A new AI bot wants to be the teacher’s pet: not only better at math but also, by its own description, “helpful, harmless, and honest.” The bot’s latest version, Claude 2, was released on July 11 by Anthropic, a San Francisco-based startup. Founded by ex-OpenAI employees and valued at $4 billion, Anthropic has positioned itself as the builder of a safer bot. Users in the US and UK can access Claude 2 for free, and businesses can access its application programming interface to create customized functions.
In a statement, Anthropic claimed that Claude 2 is more accurate than previous versions when it comes to coding, math, and reasoning. For instance, Claude 2 scored 76% on the multiple-choice section of the 2021 multistate practice bar exam, up from Claude 1.3's 73%.
But Anthropic’s careful positioning of Claude 2 as a “safer” bot also reveals the growing wariness of the rapidly developing AI space. Other bots such as Microsoft’s Tay have been notorious for spewing out content that is racist or sexist. To improve its model, Anthropic has trained Claude to revise its potentially harmful responses by critiquing itself and using that feedback to improve its future outputs. Claude 2 also declares outright that it has no feelings or consciousness—a popular misconception among humans quick to assign their own humanity to a computer program.
Crucially, humans still are involved in the process of the evaluation of these models before deployment, making sure Claude’s responses follow the rules and principles of Anthropic’s “Constitutional AI,” by which models are trained to avoid toxic and discriminatory responses and to avoid helping humans engage in illegal and unethical activities.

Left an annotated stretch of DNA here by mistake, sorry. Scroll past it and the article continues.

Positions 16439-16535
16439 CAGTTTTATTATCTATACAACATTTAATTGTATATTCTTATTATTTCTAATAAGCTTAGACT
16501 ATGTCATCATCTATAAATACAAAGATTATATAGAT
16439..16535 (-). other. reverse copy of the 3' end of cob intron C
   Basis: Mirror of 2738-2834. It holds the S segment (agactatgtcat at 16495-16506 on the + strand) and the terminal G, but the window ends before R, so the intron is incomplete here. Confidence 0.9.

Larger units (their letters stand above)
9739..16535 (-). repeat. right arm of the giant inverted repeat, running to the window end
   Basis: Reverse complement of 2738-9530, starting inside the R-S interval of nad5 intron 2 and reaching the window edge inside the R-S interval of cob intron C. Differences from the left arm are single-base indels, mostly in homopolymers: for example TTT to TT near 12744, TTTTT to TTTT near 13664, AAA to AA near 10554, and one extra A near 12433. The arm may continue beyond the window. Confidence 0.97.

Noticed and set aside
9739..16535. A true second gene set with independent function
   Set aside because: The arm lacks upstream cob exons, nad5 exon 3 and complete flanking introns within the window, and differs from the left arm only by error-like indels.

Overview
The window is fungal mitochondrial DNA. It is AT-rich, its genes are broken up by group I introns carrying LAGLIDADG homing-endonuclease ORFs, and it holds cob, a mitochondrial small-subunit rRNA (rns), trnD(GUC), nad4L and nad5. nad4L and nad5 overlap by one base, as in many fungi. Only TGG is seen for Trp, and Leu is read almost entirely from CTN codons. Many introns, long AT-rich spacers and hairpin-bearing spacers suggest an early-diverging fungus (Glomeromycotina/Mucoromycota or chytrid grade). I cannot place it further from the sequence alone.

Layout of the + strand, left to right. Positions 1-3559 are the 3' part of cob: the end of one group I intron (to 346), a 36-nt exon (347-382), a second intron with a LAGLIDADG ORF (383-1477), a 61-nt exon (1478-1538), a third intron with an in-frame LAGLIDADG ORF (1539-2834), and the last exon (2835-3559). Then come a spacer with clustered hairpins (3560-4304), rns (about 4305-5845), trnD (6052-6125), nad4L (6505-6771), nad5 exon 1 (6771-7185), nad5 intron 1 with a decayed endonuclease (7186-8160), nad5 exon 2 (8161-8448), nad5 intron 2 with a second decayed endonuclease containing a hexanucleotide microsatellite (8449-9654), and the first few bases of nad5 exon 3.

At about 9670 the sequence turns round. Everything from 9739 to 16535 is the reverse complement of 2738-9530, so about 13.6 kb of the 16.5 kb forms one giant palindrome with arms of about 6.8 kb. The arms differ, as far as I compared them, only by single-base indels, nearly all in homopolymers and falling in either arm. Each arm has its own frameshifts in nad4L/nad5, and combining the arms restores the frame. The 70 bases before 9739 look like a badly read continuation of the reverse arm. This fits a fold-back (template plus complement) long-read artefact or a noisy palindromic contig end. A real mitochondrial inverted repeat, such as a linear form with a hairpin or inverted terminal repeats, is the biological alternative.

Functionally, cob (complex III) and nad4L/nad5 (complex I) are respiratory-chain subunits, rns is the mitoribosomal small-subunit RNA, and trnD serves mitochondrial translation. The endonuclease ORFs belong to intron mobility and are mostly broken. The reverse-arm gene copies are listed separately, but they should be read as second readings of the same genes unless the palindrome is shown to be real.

Anthropic was founded in 2021 in San Francisco by former OpenAI employees Daniela Amodei, who was the vice president of safety and policy at OpenAI, and her brother Dario Amodei, formerly the vice president of research at OpenAI. In 2020, after five years with the company, Dario departed from OpenAI with other colleagues to start Anthropic.
At that time, OpenAI noted in a blog post that the exiting staffers told the company that it will “probably focus less on product development and more on research.” The company launched Claude in March to a limited set of users.
One key difference between Open AI’s ChatGPT and the latest version of Claude is that the former’s knowledge officially ends at 2021. Claude 2's training data runs until early 2023, and about 10% of the data used was non-English, according to Anthropic. Unlike its earlier iterations, Claude 2 can write longer documents, from memos to stories, with a single prompt. Another difference is that Claude offers an upload feature that accepts up to five files in pdf, txt, and csv formats. The free version of ChatGPT does not have an upload function.
In our test, it appeared that the bot does aim to be true to its principles. I asked both Claude and ChatGPT a subjective question: What do you think about the book Harry Potter and the Chamber of Secrets? Both start out stating that they do not have opinions, but their responses differ after that. Claude provided factual information about the book or described what happens in the story. ChatGPT provided an analysis of the book, which opens room for errors. When asking Claude questions, the responses felt friendly—exclamation points were not uncommon. If you veer into more gray-area subjects—such as asking the bot if it’s possible to fall in love with a user— the bot will respond that it is created “to be helpful, harmless, and honest,” reminding users of its purpose. “Perhaps we could have an interesting discussion about something else!” Claude almost desperately suggested at the end of its response to that query.
Anthropic, which works with thousands of companies including Slack and Quora, said that businesses using Claude have described the bot as “feeling like having a human touch,” as an Anthropic spokesperson put it in an email to Quartz. Even the Claude website has a warm color, compared to ChatGPT’s dark interface, with responses appearing in bubblier round-cornered boxes. The Anthropic spokesperson said users have also noticed Claude’s ability to adopt desired tones and personalities. Anthropic expects to roll Claude out to more countries in the coming months.